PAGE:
I remember seeing that photo of Dr. Sacks squatting 600 lbs.
Did he weigh in on the book? I mean, with that lift, he was an expert. He set the California squat record, right?
Yeah, it was a California record, 600 lbs. He always had a kind of embarrassed pride about that lift because it was something he really went after. But by the time I met him, the damage had been done—his knees were completely shot. He had a knee replacement when we were together. But he looked back on that with chagrin and pride. He kept a framed picture of that squat here in the apartment. Swimming with his thing by the time I met him. He was an incredible swimmer—long distance swimming, open water swimming, put him into a pool, he could swim for hours.
How did sport define masculinity? That discus-throwing scene from The Odyssey which you bring up feels like something out of a Scorsese movie. Is it less gendered, or fraught now?
I think it’s less gender defined today. One of the challenges of writing Sweat was finding the role of women in the history of exercise, and when they enter the picture. To be really honest about it, for centuries women were not encouraged, and in some cases, not permitted to exercise or compete in athletics. So while I sort of wax romantically about antiquity and Hippocrates and and Plato, and a time when the culture worshiped the human body and athletes were held up as the ideal—there were gymnasiums in almost every town in the Greek Empire, and they were quite elaborate—they were only open to men and boys from the upper classes. Women were not allowed into gyms, and not encouraged to exercise. Plato endorsed women exercising but it didn’t actually happen, certainly not in an organized way. Even Mercuriale, in 1569, said women should exercise. But that was not common.
It didn’t begin to emerge until the 19th century, from a confluence of events. Women’s rights advocacy around the world, the suffragette movement, and a global reaction to the Industrial Revolution, where there was this great fear, to put it simplistically, of people going from the farm to the factory and getting too sedentary. Exercise got its due, and was revived in men, boys, and women and children. Coming off the enlightenment, physical education classes are finally being encouraged for children, and women are encouraged to exercise along with men. And the bicycle was invented that century, and became not just a form of exercise but a vehicle of freedom: for a woman to get on a bicycle without the horizontal bar between the seat and the handlebars that would make it comfortable for someone in a dress or a skirt—it was significant.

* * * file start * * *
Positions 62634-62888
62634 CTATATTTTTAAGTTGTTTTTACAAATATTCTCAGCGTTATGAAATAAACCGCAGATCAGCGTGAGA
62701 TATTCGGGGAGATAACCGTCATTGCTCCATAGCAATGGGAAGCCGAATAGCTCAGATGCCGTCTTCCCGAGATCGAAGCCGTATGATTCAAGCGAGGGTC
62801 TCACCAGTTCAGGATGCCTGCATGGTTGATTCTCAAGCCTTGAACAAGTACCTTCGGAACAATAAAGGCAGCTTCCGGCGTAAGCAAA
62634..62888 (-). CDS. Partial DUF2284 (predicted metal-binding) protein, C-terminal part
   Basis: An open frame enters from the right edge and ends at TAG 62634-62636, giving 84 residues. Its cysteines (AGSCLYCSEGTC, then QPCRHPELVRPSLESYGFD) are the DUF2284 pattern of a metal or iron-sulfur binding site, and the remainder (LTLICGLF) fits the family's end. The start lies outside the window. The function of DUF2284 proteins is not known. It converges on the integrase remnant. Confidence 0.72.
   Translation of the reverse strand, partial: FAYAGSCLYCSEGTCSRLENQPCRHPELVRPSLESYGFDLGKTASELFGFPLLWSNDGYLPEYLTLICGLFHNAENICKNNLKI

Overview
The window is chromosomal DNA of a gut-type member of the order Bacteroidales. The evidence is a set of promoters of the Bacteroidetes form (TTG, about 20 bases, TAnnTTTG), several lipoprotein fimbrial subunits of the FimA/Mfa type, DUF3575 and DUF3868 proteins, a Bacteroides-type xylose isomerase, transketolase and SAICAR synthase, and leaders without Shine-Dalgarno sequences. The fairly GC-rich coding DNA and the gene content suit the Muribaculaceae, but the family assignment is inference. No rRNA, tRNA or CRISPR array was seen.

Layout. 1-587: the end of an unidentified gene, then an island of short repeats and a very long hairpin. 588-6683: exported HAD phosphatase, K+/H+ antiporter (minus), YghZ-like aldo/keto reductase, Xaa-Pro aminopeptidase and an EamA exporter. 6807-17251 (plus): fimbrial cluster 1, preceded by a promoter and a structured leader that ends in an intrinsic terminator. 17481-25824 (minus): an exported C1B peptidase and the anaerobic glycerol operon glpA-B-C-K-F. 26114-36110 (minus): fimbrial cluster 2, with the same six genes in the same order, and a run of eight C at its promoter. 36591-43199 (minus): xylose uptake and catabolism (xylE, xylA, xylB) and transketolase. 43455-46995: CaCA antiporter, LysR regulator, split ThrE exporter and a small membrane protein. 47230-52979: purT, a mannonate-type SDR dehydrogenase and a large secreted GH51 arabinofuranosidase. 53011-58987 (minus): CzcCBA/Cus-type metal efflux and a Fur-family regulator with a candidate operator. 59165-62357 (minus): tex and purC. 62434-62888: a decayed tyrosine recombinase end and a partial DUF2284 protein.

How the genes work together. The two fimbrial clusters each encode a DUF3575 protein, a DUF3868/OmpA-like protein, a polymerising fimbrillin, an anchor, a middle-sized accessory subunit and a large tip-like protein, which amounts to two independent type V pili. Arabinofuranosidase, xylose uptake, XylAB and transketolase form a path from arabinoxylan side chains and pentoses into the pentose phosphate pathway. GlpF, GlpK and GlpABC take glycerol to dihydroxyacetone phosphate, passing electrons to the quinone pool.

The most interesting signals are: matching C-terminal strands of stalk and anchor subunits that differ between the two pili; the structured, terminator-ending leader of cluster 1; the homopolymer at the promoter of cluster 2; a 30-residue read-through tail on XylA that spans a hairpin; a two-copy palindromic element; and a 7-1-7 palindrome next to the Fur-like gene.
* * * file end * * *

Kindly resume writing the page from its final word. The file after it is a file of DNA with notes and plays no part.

Susan B. Anthony said how revolutionary it was. Are there forms of exercising now that are tied to change? I think about how powerlifting in the past decade has become much less gendered.
I think that’s really changed. It’s pretty amazing. I’m 61, I grew up in the 60s and 70s when Arnold Schwarzenegger came to prominence, and the idea of that bodybuilder body and joining a Gold’s Gym became the rage. But in the beginning, it was really mostly for men—somewhat for women, but a little freakish. And that has certainly changed, where women lift alongside men. Another significant figure from that era is Jane Fonda, who I think was one of the most important figures in the history of exercise, male, or female, because she democratized exercise and brought it into people’s homes. Women didn’t have to join a gym—they could exercise at home. I grew up in that era and remember aerobics and step classes, and thought it would be kind of campy to look back at it. I was a little skeptical, but once I watched her original workout tape again, and read her book, I realized it was really smart. It’s a great workout, whether you’re a man or a woman. Especially during the pandemic. Her whole philosophy was “just move.”